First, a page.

Video-Accelerated Digital Transformation of Education Across Canada

Ruthie Eisenberg
Updated October 1 2021
Ruthie Eisenberg
Updated October 1 2021

Students prefer remote learning. 


According to a survey by Digital Learning Pulse, more than two-thirds of students would consider taking at least one online course. That’s twice as many as pre-Covid.


Will this dramatic new trend continue after the pandemic abates? And if so, what other changes in education might we see post-Covid?


Before COVID, about 1/3 of higher ed students took at least one course, at least partially online. COVID-19 radically accelerated that trend. Based on a recent study, nearly 73% of students want to take one course or more online.


This shift has forced a whole series of changes that go right to the heart of how educational institutions operate, including how students are recruited, how faculty is trained, how knowledge is shared, and how students are taught.


    1. Convenience – improving content for students and educators. For years, access to curriculum was limited to locations where teachers were present. Now, this curriculum can be extended to any location. In Canada, most students learn Metropolitan French rather than Quebecois French. With digital transformation of the classroom, a Quebecois speaker can teach students across Canada virtually, so they can at least learn the accent or get some sense of Quebecois French (while struggling to do so in physical classrooms due to lack of teachers).

    3. Availability – providing more broadly available educational content. Content is now available anytime, anywhere, 24/7. Students can go back to classroom content to review concepts and pick up on material they may have missed the first time.

    5. Flexibility – addressing the needs of each student. To the degree that we’re stuck in a model of content and interactivity that must happen inside a physical classroom, we’re limiting ourselves in what we can do. Once you get beyond that heuristic, all kinds of things are possible. Students who move around a lot, require a smaller setting, or prefer a virtual experience, are now better served by video technologies.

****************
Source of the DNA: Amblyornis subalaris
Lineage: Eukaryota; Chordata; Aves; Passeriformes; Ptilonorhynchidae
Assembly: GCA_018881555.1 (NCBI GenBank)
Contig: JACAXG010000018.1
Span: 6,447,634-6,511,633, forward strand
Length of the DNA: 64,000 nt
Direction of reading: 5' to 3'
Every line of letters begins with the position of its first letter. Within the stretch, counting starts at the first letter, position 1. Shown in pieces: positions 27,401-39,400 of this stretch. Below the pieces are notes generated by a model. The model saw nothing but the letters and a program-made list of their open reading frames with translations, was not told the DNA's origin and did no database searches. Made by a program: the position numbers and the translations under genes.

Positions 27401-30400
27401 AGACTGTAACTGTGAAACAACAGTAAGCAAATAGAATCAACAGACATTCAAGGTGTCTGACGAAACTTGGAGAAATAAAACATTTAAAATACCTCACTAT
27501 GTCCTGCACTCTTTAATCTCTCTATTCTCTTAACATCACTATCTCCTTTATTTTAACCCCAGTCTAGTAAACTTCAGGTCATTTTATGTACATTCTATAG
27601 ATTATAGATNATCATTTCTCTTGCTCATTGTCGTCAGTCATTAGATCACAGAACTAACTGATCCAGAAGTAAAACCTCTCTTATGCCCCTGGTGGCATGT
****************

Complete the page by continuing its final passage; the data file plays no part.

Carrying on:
7. Scalability – supporting a drastic shift in needs of students and educators. The immediateness in which everyone moved educational environments from physical to online demonstrated the power of the cloud. Overnight, the demand for cloud-based tools skyrocketed, as cloud-based technologies truly enabled everyone to switch to virtual overnight.

    9. Elasticity – delivering quick, streamable services.  One area we saw the biggest growth in after the pandemic was in our streaming services. Of course, there’s no longer an in-person computer lab that you can go to. We were able to work with a lot of schools and be able to provide them very quickly with services that they could stream directly to their students.

    11. Predictability – using data to help educators understand what drives student success.  Institutions are building comprehensive strategies to aggregate data from virtual learning contexts and use it to derive insights about student and educator performance more effectively. We’re in a place where you can now aggregate data from multiple systems, many of which in the learning space are emitting the telemetry on a standardized format called IMS Caliper or on a format called xAPI, which allows us to derive powerful insights about what behavior drives successful outcomes for students and educators.

    13. Efficiency –digital transformation is driving operational efficiency. Schools can now better support remote staff and faculty and achieve more streamlined communications thanks to AI and machine learning. Education systems use these tools to run more efficiently, adapt quickly, and provide innovative learning environments.  And across campus, universities can automate tasks, from predicting demand at dining halls to extracting text for researchers.


The Covid-19 pandemic multiplies the demand for digital tools to ensure continuity of educational delivery. When educators struggled to deliver various learning experiences at scale effectively (synchronous, asynchronous, remote, and hybrid), Kaltura was able to offer robust video technology solutions to meet their needs.


Kaltura was recently awarded by CANARIE via an RFP process to be the Education Video Cloud provider for educators across Canada. The agreement enables institutions nationwide to access a best-in-class Virtual Classroom, Web Conferencing, and Video Platform designed for educators and learners.

To learn more, check out our recent discussion featuring leading education technology experts:

Video-Accelerated Digital Transformation of Education, powered by Kaltura on the AWS Cloud

Watch On-Demand